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Friday, September 16, 2011

Bonds (Part 3)

Buying individual bonds is not easy.  Anything under $1 million is an odd lot and will typically not get a good bid or offer price, they trade over-the-counter, are difficult to price, and come with a lot of bells and whistles.  Still, some DIY investors prefer individual bonds because of their specificity and directness. With individual bonds, you know exactly what you own and you have control over holding to maturity or selling.

If you aren't familar with how  over-the-counter markets work, check out the YouTube "Over-the-counter, over-the-top" by Paddy Hirsch, Marketplace senior editor.

Because the bond market is an over-the-counter market, it has been difficult to get transparency on bond pricing.  This, of course, has been beneficial to Wall Street which thrives on opaqueness.  The Financial Industry Regulatory Authority (FINRA) has remedied this to a degree by requiring trades to be reported so that investors can see recent trading activity in specific bonds.  This allows bond transactors in  government, corporate, and municipal bonds to see recent price and volume data at a bond specific level.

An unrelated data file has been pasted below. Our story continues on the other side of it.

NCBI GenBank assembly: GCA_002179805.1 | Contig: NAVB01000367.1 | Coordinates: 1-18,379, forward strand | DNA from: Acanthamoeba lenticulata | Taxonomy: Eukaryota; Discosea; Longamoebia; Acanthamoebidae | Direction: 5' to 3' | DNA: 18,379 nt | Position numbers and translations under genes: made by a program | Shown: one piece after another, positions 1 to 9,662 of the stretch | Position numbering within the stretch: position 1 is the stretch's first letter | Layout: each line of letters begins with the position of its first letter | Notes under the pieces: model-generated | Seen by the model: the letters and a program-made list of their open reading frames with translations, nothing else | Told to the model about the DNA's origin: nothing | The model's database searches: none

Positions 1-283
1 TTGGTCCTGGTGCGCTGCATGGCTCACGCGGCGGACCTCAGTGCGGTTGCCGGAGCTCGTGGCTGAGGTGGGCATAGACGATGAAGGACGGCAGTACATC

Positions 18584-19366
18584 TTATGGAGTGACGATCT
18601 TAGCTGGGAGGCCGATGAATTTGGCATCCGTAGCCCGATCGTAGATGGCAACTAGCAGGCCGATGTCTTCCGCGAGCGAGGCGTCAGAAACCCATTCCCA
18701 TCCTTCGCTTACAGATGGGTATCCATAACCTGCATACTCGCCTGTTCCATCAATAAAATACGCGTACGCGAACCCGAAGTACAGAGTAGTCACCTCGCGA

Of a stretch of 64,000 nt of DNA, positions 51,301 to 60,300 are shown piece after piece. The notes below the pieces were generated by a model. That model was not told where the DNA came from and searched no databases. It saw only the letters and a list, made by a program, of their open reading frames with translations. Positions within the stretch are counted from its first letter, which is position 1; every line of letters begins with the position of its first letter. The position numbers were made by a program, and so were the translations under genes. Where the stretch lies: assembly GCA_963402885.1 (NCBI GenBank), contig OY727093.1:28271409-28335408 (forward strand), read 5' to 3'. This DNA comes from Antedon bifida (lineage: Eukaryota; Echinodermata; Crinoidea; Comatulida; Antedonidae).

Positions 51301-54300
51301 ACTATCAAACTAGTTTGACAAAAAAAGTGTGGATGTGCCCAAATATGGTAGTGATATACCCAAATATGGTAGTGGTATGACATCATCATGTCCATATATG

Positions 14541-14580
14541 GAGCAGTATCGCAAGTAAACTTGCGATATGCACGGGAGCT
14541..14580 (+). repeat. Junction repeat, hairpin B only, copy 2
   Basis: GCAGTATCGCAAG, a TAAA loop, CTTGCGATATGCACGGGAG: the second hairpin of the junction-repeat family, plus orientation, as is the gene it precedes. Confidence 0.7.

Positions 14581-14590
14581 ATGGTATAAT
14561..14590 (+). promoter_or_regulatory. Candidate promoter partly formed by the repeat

Trading Activity in Merck Bond

In Bonds (Part 2) I showed a specific Merck bond held in my Schwab account:

Source: Schwab
CLICK IMAGE TO ENLARGE  Suppose I was interested in selling this bond.  I can see that Schwab prices it at $123.9677.  How realistic is this?  Has this particular bond traded recently?  Or is this bond being priced using a matrix approach whereby the price is determined by similar bonds that have traded - sort of like pricing real estate?

Actually, trade data can be obtained at the FINRA site.  Click "Bonds" under "Market Data" and come to

Source: FINRA
 CLICK IMAGE TO ENLARGE Again, fill in the "corporate" bubble and click "Advanced Bond Search" as indicated.

On the next screen, at the "Search by" option select "CUSIP" from the dropdown list.  The CUSIP is a security identifying tag.  If you look back at the bond listing as shown by Schwab above, you'll see the CUSIP: 589331AE7.  This will take you to :

Source: FINRA

 CLICK IMAGE TO ENLARGE  Note that here you have the price of the last sale, $124.654, and the yield, 3.959%.  This, of course, is valuable info to keep a broker honest if you happen to be buying or selling this issue.  But we can get more trade data by clicking the bond's name and scrolling down to the "Search for Bond Trade Activity." Here we can specify a date range and click "get results." I specified a 10-day period and came up with the following trade activity:

CLICK TO ENLARGE IMAGE  Finally you have the trade specific info, including size of trade, date, price, etc.

With this type of data, a bond buyer can more readily ascertain whether bid and offer prices are reasonable.

The FINRA site has an excellent tutorial explaining the site and how to get information.  It also should be noted that they have numerous disclaimers which should be respected because, after all, they are collecting data from outside parties on the behalf of investors but obviously cannot be held accountable for that data.

1 comment:

  1. I don't play with individual bonds; my portfolio requires more diversification.